Photo by Emilio Venegas Jr.

What bands did you have in mind when starting this band?
Shit, well, ‘60’s LA music like Arthur Lee/LOVE, The Seeds, The Standells. Also some power pop stuff like The Nerves and The Beat, UK stuff like Small Faces, The Who, early Stones and early Beatles. I guess the Nuggets comps mixed with poppy ‘70’s punk like Buzzcocks, The Kids and The Boys. 1966-1979, those are the years containing the music that we're into.

In an LA Drugz article written on the Ratboy ’69 blog, it seems like every member in the band had his or her lives altered and changed by music. I don’t mean in the typical way every musician does, I mean music gave him a mission/life choice from a potentially dangerous option.
Yeah, Ratboy is over in the Netherlands I think. Sure. Cezar grew up in North Long Beach on the border of Compton. He was literally down the street from Snoop Dogg. Cars full of people looking for a party would ask him, "Where Snoopy house at?" At that time there was a lot of gang shit going down. He told me that he could have gotten into the gang shit or music, and he chose music. James' older brother was involved in gang stuff in Carson and actually had a hit put on him. I think seeing what his older brother went through made James realize that getting into music was a better option. JD has told me that music saved his life. Me personally, I would have had a much harder time without it. I came from a pretty dysfunctional family and as a teenager got into a bit of drinking and drugs as well as some petty crime like shoplifting and vandalism, if not for falling into music so hard, I might have ended up in jail, who knows.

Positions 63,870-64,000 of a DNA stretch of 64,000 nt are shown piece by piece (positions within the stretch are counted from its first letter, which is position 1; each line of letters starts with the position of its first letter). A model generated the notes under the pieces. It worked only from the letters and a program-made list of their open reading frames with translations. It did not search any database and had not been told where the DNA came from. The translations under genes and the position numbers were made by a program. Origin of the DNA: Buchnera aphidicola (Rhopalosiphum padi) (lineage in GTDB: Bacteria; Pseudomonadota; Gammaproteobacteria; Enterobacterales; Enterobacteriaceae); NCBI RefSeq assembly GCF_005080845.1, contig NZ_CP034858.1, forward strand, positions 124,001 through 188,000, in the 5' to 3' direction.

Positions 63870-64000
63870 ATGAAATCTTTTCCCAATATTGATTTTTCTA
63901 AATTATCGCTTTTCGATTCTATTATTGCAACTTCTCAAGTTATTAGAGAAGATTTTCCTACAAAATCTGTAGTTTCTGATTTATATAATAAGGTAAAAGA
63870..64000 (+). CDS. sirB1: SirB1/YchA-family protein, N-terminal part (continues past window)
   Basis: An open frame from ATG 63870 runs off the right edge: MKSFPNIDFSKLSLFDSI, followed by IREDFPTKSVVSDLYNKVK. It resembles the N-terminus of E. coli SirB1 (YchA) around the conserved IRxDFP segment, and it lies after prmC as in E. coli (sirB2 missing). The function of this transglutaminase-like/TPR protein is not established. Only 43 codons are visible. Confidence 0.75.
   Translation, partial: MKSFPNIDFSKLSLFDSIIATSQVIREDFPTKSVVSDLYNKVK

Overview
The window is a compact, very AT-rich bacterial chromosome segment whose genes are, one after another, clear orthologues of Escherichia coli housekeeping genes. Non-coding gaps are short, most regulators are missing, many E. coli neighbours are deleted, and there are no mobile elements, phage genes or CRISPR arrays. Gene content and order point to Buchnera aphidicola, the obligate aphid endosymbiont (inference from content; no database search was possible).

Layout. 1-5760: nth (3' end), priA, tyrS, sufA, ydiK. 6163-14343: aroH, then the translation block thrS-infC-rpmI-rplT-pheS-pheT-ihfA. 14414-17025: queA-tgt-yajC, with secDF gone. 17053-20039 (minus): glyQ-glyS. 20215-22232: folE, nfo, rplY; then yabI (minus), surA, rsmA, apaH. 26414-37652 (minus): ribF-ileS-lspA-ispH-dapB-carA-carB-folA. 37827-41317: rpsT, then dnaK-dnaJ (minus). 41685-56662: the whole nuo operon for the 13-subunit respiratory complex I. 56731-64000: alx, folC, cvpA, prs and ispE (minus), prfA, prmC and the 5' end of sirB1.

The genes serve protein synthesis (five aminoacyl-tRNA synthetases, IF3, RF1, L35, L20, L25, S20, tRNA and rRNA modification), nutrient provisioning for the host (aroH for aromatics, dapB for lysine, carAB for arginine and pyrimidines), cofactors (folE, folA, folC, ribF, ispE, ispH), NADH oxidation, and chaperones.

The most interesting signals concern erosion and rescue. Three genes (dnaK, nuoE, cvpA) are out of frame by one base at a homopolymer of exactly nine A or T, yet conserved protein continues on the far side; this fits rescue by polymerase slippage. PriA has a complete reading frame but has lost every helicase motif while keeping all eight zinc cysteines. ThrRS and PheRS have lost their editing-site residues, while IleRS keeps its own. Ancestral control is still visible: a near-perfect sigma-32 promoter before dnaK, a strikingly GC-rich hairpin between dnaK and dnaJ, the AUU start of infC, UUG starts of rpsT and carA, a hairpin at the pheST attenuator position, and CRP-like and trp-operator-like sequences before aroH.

To piggyback off this question, how supportive are your families of playing in bands?